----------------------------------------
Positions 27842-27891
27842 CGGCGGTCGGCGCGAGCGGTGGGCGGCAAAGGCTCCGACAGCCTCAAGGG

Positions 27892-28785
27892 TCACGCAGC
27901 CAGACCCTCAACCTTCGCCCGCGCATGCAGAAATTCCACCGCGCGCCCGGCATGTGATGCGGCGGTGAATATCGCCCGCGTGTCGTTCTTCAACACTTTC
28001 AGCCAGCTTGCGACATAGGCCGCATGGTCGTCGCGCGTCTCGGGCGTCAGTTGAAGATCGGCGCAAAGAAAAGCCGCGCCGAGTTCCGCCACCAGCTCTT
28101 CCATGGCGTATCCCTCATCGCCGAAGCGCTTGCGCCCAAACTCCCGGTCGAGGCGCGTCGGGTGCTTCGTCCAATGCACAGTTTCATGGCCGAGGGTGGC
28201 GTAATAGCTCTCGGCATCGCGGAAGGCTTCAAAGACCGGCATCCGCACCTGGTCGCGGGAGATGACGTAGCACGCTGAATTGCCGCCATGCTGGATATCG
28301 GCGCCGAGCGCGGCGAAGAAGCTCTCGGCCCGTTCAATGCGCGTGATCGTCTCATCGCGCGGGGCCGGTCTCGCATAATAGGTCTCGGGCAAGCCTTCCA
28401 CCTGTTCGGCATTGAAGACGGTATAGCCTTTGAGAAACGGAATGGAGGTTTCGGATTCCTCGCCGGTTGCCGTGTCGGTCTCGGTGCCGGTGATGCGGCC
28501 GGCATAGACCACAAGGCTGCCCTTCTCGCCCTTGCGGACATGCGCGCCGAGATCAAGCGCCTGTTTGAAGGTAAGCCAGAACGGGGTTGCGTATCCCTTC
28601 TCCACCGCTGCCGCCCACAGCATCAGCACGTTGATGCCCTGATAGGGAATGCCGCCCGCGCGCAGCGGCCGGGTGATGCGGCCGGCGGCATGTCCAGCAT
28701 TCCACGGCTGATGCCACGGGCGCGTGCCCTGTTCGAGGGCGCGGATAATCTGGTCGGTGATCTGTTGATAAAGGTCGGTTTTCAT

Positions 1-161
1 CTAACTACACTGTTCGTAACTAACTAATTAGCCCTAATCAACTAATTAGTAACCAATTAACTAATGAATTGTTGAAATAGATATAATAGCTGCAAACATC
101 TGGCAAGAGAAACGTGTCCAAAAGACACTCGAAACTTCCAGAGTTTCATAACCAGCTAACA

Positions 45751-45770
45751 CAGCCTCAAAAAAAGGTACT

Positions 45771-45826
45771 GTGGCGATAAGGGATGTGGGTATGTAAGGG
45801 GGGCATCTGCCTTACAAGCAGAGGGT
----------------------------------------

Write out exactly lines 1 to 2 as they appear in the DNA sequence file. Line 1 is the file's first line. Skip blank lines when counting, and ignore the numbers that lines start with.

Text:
Positions 27842-27891
27842 CGGCGGTCGGCGCGAGCGGTGGGCGGCAAAGGCTCCGACAGCCTCAAGGG